The Internet of Things revolution is here. Is your business ready to profit or will it be left behind?
The Internet of Things (IoT) is technology that connects something that’s not a computer so it can communicate with a network. That something could be your refrigerator, your car, your prescription medicine bottle or your shoe. Pretty much anything can now be linked to a network to gather data or give people remote control.
It’s clear that the Internet of Things is a revolution. Just look at the popularity of connected devices like Nest thermostats and of wearables like the Fitbit. Or look at analysis from Harbor Research that predicts there will be more than 8 million connected devices by 2020 (four times what existed in 2015), resulting in $1 trillion in IoT-related revenue.
As IoT has changed technology, it has also changed your customers’ expectations. Much as the smartphone completely transformed user behavior and expectation in the last 8-10 years, connected devices and wearables will change the way people live and interact with just about every product.
Your users already expect more and more devices to connect. If your business doesn’t offer this service, you will lose customers and market share.
You’ll be a Blackberry in an iPhone world.
Of course, being connected isn’t going to be enough. Your device needs to provide benefits that users want, in a way that’s intuitive and helpful. Otherwise you’ll quickly be gone from the market.
You’ll be Google Glass in a Fitbit world.
The IoT revolution is coming, and it’s inevitable. This means your business needs to start to prepare now by upgrading technology and understanding users.
First, upgrade your technology stack. Here are four areas of focus.
An API (application program interface) is a powerful tool for connecting software together. An API can also integrate with hardware to create connected devices.
Gigoam Research Analyst Kin Lane puts it unflinchingly: “IoT hardware is not the end game: The profits, margins, and innovations will come from the new products and services built on open, flexible APIs.”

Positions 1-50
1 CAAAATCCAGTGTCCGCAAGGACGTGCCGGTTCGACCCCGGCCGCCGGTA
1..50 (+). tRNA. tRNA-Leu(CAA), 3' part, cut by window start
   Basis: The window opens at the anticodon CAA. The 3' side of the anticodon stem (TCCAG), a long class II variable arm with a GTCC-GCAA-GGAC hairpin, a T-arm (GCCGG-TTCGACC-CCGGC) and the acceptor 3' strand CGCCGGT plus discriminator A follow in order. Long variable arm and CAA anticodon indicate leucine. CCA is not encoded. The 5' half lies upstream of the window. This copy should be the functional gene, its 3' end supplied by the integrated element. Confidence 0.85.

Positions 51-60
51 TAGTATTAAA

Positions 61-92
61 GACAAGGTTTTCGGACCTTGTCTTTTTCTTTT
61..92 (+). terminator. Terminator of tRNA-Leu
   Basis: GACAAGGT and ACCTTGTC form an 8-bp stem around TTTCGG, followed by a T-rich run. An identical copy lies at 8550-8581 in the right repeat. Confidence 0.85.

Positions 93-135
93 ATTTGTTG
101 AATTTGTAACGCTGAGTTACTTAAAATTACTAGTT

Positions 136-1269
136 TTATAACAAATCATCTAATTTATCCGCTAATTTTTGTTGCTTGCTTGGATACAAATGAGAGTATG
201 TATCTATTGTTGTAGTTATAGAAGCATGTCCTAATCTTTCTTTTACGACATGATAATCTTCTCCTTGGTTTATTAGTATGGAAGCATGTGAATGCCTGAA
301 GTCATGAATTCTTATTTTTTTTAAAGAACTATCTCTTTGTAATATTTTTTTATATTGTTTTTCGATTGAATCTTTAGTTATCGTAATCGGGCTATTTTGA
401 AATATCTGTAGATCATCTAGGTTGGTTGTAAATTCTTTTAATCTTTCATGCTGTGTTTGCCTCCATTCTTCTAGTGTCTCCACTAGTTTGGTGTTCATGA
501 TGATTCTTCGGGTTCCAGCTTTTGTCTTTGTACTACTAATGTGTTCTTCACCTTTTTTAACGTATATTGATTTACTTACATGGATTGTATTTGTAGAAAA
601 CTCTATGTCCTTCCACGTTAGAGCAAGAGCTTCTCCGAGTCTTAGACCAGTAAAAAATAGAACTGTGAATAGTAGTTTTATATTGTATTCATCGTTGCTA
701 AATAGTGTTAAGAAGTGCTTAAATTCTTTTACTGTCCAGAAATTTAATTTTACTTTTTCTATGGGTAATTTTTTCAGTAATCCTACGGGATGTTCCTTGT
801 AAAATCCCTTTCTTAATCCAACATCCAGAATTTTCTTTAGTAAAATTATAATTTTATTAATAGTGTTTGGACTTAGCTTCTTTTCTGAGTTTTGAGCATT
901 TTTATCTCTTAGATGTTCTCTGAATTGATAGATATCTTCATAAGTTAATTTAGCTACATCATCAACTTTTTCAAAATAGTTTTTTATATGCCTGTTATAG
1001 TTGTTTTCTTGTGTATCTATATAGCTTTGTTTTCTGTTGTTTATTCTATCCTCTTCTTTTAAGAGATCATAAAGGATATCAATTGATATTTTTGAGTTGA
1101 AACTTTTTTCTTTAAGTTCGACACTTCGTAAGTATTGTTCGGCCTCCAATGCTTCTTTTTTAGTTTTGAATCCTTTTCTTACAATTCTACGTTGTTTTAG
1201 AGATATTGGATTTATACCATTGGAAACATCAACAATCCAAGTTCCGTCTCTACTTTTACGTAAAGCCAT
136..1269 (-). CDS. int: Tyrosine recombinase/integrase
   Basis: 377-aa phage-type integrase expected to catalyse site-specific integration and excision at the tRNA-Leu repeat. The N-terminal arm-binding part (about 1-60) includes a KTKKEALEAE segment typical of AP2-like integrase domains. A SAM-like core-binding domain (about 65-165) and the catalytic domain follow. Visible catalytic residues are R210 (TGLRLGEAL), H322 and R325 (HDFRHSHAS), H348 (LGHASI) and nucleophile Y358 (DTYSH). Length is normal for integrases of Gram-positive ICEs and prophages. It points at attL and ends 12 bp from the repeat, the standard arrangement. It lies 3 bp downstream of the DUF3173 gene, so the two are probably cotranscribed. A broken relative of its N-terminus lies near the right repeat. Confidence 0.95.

Your current software needs read/write API that is flexible for a variety of connections, including IoT applications. You need to know that this API exists, and you need to have full control to make new connections and needed updates.
We’ve heard too many stories of companies whose software developers hold API hostage with exorbitant change fees or code charges. That kind of situation creates a huge barrier to entering the IoT world. That’s why we create RESTful read/write API stubs with every piece of software we build, standard, as a future-proofing step.
Your business hosting network will be tested when you add connected devices, because the volume of data you must handle will increase dramatically.
If you’re not ready, you’re not alone. A 2015 Harbor Research survey indicated that 30 percent of networks are already bursting at the seams, before the proliferation of IoT data. Your network will only be more stretched by an IoT addition, so you must be proactive in upgrading your technical infrastructure.
Your IoT strategy may also require your business to manage data from different types of connected devices. At a recent conference, we heard a railroad company talk about the challenges of integrating data from new IoT sensors with data from older, wired sensors and even manual reporting. While the data from these sources is collected in very different ways, it’s going into the same database, and it needs to be stored consistently in order to create user-friendly reports and business intelligence.